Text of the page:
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Rosenberg Institute Seminar Series - Christina Pasparakis

Wednesday, February 07, 2024
Event Time 03:30 p.m. - 04:30 p.m. PT
Location BCC, Estuary and Ocean Science Center
Contact Email


Christina Pasparakis, Assistant Professor in Dept. of Environmental Toxicology, Bodega Marine Laboratory/UC Davis

Embryos to ecosystems: Integrating studies at multiple levels of biological organization in aquatic toxicology

Anthropogenic stressors, particularly pollutants, typically target animals at the molecular, tissue, and organ-system levels, with consequences assessed at population, community, and ecosystem scales. This seminar discusses three research projects spanning multiple levels of biological organization to inform environmental projections and conservation efforts. The first project investigates the ecological impact of a proposed mechanism of stressor avoidance in buoyant pelagic fish embryos, such as mahi-mahi (Coryphaena hippurus), wherein embryos dynamically modify buoyancy to reduce exposure to surface water stressors.

The second project explores the impact of sound pollution on the stress response of the Gulf toadfish (Opsanus beta) during an EDM festival on a barrier island with a delicate ecosystem and pivotal aquaculture facility, with the aim of preventing the festival’s return.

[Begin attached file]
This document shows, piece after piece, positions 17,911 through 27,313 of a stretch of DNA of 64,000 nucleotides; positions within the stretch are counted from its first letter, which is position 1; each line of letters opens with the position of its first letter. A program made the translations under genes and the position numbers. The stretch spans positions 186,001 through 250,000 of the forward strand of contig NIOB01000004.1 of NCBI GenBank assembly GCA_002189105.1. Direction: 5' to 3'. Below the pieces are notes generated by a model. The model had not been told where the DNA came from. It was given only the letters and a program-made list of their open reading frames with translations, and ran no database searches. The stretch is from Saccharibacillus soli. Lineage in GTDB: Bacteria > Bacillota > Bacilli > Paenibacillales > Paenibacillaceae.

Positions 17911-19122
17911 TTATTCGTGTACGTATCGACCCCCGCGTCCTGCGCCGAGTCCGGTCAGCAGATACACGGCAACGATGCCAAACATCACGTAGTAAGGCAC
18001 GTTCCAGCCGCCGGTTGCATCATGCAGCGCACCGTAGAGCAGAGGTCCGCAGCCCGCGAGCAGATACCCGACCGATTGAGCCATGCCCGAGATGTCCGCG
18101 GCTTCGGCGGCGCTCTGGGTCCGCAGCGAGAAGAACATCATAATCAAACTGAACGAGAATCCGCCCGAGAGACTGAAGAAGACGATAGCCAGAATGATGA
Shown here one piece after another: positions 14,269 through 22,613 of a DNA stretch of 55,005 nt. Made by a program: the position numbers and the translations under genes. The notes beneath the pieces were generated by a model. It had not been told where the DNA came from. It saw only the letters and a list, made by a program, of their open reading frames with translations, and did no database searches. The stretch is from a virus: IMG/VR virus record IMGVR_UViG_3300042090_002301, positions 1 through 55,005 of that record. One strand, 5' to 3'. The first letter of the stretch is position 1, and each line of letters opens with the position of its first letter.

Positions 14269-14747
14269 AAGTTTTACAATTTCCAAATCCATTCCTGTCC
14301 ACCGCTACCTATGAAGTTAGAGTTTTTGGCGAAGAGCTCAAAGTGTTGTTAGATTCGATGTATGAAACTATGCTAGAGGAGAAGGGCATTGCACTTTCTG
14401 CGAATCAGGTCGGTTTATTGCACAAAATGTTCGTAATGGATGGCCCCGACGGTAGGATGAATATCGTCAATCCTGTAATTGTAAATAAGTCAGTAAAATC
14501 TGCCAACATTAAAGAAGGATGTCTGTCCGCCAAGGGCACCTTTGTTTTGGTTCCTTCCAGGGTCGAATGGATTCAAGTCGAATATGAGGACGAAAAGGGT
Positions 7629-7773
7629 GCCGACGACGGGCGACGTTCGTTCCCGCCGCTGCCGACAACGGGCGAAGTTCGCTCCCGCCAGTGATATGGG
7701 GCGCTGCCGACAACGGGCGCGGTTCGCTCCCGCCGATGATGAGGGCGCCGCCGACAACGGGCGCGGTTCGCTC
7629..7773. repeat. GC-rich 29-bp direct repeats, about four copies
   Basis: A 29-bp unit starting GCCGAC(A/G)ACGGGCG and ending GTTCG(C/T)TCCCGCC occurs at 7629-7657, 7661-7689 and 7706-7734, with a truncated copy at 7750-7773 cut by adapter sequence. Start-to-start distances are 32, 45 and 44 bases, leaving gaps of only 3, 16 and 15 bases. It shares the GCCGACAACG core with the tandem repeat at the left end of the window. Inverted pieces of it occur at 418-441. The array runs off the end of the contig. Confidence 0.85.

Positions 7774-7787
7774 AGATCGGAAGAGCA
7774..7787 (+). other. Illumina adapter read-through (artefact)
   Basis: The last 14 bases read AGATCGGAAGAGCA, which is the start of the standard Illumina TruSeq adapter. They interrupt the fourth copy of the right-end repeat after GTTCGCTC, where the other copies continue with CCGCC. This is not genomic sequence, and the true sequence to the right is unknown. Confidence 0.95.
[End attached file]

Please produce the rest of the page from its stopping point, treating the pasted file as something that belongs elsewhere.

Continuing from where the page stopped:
Lastly, the third project utilizes multi-stressor lab-based experiments to investigate the physiology and stress response of the endangered delta smelt (Hypomesus transpacificus), aiming to inform rearing and supplementation efforts.


Dr. Christina Pasparakis, an Assistant Professor in the Environmental Toxicology Department at the University of California, Davis Bodega Marine Laboratory, is a comparative physiologist and toxicologist interested in understanding how organisms adapt to changing environmental conditions and the mechanisms they employ to cope with stress. Her research focuses on investigating the combined impacts of multiple environmentally relevant stressors across different life stages in local fish and invertebrate species. The overarching goal is to inform environmental regulations and contribute to species conservation efforts. Specific research interests include conducting studies on photo-induced toxicity and microplastic accumulation across multiple trophic levels.

Christina Pasparakis